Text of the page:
SSL certificate issues
- Web server issues
- Passphrase protected keys
- Certificate and key encoding
- Matching certificates and keys
Installing SSL certificates on your Cloud 66 stack is very easy: copy the key and certificate and paste them into the SSL certificate dialog. Cloud 66 then automatically transfers the certificates to all of your frontend servers and configures the web server to use them.
However, you always need to have the right SSL certificates and keys to use. Specifically, your SSL certificates need to:
- Be input correctly for Nginx to start
- Have no passphrase
- Have the correct encoding
- Match each other
Web server issues
If you’ve added your SSL certificate through the Cloud 66 UI and your web server has stopped serving content, it’s likely that there’s some error with your SSL certificate. In this case, it’s best to SSH to your server and run
sudo service nginx restart, which should highlight the error.
Passphrase protected keys
You cannot use passphrase protected SSL certificate keys with Nginx. Using passphrase protected certificate keys will cause Nginx to prompt for the manual entry of passphrase at restart which will break the automatic deployment flow (and restart of Nginx after a server restart).
The symptoms of this is that your deployment gets stuck in the Restarting Nginx step.
You can simply use a non-passphrase-protected version of your SSL certificate key when adding an SSL key to your stack. Use the following command to do it (on your development computer):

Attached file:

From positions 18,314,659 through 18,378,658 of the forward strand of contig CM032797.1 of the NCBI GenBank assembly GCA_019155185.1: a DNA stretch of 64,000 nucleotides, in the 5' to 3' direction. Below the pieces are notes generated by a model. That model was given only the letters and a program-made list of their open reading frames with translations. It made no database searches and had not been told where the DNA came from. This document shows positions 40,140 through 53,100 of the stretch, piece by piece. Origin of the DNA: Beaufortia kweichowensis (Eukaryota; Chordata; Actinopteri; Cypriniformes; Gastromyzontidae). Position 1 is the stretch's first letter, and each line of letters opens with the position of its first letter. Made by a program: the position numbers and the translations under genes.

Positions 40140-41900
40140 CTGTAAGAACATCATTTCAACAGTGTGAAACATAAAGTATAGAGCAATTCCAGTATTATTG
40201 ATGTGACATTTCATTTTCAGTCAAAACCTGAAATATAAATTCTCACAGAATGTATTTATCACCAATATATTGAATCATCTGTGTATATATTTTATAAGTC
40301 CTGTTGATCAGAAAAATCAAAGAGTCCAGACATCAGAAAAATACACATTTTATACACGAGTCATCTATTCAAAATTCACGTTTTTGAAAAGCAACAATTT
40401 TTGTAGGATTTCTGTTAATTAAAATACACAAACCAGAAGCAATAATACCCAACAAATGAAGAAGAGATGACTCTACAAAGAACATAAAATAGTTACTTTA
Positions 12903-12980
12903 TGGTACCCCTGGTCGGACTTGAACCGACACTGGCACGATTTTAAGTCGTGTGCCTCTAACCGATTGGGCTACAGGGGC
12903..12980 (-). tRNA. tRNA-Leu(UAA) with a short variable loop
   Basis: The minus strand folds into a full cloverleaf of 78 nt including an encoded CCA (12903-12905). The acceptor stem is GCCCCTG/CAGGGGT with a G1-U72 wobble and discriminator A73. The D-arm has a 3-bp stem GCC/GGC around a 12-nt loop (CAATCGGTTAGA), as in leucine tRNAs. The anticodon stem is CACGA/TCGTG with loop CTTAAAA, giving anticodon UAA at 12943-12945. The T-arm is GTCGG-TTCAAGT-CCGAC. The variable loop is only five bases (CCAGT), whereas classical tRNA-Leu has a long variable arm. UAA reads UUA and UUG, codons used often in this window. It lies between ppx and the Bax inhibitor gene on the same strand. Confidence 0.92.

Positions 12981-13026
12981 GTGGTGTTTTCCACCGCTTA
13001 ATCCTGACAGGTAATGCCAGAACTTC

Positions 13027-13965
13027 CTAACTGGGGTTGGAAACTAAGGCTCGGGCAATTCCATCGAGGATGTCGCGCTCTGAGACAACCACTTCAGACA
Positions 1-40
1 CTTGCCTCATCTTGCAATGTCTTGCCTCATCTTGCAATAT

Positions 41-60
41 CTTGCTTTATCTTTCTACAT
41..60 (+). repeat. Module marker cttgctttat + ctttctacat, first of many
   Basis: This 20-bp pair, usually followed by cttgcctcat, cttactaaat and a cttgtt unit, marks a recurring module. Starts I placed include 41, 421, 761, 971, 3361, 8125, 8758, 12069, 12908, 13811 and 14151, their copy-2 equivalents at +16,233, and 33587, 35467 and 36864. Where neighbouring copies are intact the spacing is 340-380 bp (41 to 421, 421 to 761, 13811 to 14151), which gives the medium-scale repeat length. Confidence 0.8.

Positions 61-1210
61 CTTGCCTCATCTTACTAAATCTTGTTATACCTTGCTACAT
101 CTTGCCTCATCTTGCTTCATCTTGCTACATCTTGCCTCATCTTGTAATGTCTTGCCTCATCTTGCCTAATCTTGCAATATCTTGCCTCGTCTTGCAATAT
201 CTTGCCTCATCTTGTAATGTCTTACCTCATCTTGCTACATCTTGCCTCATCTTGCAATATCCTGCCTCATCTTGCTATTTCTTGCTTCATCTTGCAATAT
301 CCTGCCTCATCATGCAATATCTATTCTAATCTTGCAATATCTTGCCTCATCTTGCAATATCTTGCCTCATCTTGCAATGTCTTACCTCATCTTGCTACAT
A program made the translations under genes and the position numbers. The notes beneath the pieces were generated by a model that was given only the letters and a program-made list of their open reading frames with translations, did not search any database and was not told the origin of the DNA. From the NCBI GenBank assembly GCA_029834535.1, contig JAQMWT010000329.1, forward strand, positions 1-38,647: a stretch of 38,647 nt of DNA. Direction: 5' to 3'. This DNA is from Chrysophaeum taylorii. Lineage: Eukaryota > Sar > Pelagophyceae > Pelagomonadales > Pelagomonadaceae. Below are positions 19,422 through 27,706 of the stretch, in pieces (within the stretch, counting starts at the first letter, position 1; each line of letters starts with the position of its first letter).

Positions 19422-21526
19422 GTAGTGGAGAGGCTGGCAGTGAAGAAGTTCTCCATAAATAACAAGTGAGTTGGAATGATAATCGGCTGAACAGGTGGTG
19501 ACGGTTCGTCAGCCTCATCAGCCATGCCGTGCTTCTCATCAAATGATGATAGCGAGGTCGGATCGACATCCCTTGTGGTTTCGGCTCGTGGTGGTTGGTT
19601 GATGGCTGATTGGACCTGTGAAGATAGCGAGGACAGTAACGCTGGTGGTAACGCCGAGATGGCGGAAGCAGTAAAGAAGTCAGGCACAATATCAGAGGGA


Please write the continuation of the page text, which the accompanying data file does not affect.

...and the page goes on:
$ openssl rsa -in private_key_with_pass_phrase -out private_key_without_pass_phrase
You will be prompted for your passphrase and the output will be generated after that.
Certificate and key encoding
Certificates and key files need to have only a new line character at the end (instead of both new line and carriage return characters). To see if that’s the case, you can open them in a text editor like TextMate and show the invisible characters.
This is an example of a wrong line ending:
Matching certificates and keys
This problem usually manifests itself as the following error when starting nginx:
nginx: [emerg] SSL_CTX_use_PrivateKey_file("FILE.key") failed (SSL: error:0B080074:x509 certificate routines:X509_check_private_key:key values mismatch
To make sure your key and certificate match correctly, use the OpenSSL commandline tool like this:
$ openssl rsa -noout -modulus -in FILE.key $ openssl req -noout -modulus -in FILE.csr $ openssl x509 -noout -modulus -in FILE.cer
If everything matches (same modulus), the files are compatible. If not, one of the file is not linked to the others.